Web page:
Psychiatrists have found two ways that recognition in early childhood can influence your chances of developing imposter syndrome later. For some, receiving praise for achievements that they didn’t view as noteworthy could eventually lead to feelings of being a fraud. For example, your parents may have consistently praised your athleticism or artistic ability, despite the reality that your aptitude was no better than average compared to your peers.
On the other side of the coin, some children never received recognition or praise, even for impressive accomplishments. In those cases, they may have learned to feel inadequate, no matter how well they did. Getting recognition is essential for anyone to nurture healthy self-worth and security.
Many doctors, scientists, and other high-performing, high-achieving professionals struggle with imposter syndrome. Research into this phenomenon uncovered that as many as 60% of students in medical school experience imposter syndrome. This figure may be higher in minority groups and among females who feel as though they must work harder to earn their title or recognition. Overachievers often fear failure and don’t experience the benefits a growth mindset has to offer.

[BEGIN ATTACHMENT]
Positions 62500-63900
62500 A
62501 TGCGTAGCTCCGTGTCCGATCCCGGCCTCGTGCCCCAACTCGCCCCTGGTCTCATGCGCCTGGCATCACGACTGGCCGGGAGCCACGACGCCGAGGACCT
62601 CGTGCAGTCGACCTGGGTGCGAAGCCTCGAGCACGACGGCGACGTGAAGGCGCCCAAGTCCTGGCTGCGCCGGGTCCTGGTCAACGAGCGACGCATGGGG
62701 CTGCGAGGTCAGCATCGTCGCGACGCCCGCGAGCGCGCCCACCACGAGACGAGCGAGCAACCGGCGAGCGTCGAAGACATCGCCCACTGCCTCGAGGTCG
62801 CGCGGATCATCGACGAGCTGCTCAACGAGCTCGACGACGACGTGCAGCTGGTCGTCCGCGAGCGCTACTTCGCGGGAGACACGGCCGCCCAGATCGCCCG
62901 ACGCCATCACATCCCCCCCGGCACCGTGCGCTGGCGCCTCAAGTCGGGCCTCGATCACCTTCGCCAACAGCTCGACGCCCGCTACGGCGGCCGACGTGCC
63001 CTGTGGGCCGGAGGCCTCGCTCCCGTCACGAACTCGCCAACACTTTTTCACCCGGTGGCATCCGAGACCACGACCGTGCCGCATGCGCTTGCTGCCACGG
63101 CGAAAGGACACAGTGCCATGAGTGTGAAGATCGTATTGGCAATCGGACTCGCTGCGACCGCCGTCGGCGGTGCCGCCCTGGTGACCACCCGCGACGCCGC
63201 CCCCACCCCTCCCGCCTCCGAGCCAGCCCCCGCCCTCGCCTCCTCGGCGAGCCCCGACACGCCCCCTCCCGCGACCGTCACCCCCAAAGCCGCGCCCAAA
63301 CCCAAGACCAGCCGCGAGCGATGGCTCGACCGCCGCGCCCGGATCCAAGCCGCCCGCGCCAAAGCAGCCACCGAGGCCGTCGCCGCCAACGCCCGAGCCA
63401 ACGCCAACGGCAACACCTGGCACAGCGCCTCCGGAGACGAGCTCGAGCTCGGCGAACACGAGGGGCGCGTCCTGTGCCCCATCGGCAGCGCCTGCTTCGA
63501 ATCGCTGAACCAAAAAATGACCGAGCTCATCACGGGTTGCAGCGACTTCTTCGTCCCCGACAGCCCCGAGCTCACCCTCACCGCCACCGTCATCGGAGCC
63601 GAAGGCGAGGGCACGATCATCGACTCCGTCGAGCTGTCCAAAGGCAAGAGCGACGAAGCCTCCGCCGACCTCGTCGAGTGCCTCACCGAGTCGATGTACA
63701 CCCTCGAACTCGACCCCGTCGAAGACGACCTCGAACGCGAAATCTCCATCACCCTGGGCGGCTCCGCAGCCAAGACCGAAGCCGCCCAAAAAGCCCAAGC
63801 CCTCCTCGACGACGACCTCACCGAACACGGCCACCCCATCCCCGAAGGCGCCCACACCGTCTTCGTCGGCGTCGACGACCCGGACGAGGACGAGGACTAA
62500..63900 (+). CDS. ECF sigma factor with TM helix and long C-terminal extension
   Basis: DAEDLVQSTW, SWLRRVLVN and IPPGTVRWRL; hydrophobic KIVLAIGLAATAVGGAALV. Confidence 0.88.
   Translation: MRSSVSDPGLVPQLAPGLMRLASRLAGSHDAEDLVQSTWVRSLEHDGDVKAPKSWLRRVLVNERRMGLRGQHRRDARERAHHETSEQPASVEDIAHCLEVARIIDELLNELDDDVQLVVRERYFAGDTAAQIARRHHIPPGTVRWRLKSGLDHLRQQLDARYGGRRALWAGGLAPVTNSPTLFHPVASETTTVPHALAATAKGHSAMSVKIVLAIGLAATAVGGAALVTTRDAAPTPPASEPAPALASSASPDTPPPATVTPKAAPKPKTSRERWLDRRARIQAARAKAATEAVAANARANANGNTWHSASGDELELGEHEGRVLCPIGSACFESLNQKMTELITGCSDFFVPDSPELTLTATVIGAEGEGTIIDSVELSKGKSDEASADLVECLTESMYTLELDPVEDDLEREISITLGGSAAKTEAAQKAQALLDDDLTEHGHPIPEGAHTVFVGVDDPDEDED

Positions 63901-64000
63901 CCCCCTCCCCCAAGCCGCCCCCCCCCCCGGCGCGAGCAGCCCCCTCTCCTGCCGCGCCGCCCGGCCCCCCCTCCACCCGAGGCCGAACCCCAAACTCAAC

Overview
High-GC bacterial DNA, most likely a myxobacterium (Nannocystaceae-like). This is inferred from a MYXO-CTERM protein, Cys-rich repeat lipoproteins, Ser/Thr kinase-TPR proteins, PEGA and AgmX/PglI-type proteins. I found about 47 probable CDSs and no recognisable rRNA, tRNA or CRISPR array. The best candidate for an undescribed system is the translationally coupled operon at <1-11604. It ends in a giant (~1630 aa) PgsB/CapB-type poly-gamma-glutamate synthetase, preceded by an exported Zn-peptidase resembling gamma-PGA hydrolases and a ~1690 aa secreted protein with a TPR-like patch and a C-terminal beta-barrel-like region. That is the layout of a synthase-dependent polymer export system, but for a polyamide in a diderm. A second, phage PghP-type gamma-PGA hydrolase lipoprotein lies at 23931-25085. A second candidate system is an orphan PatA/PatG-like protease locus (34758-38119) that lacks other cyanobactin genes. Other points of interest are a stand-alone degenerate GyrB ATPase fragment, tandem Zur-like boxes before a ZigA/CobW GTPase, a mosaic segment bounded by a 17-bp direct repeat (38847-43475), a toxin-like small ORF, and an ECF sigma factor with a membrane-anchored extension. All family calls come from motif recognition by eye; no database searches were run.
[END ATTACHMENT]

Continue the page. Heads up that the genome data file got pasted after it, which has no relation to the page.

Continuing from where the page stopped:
Strategies to Overcome Imposter Syndrome
Imposter syndrome is a complex phenomenon that affects people in various ways and to varying degrees. It can be relatively mild and insidious, or it can drive you to overwork, overachieve, and ultimately burnout. Imposter syndrome self-help is possible, although it may be necessary to get professional support if it has a significant impact on your daily life and mental health.
Acknowledge and Accept
Acknowledgement plays a dual role in overcoming imposter syndrome and professional self-doubt. First, it’s essential to acknowledge that the feelings of fraud and unworthiness don’t stem from reality. When you realize this, it may be possible to identify the triggers that cause the cycle to begin. Examples of triggers include public speaking, getting a promotion or another form of public recognition, and starting a new position.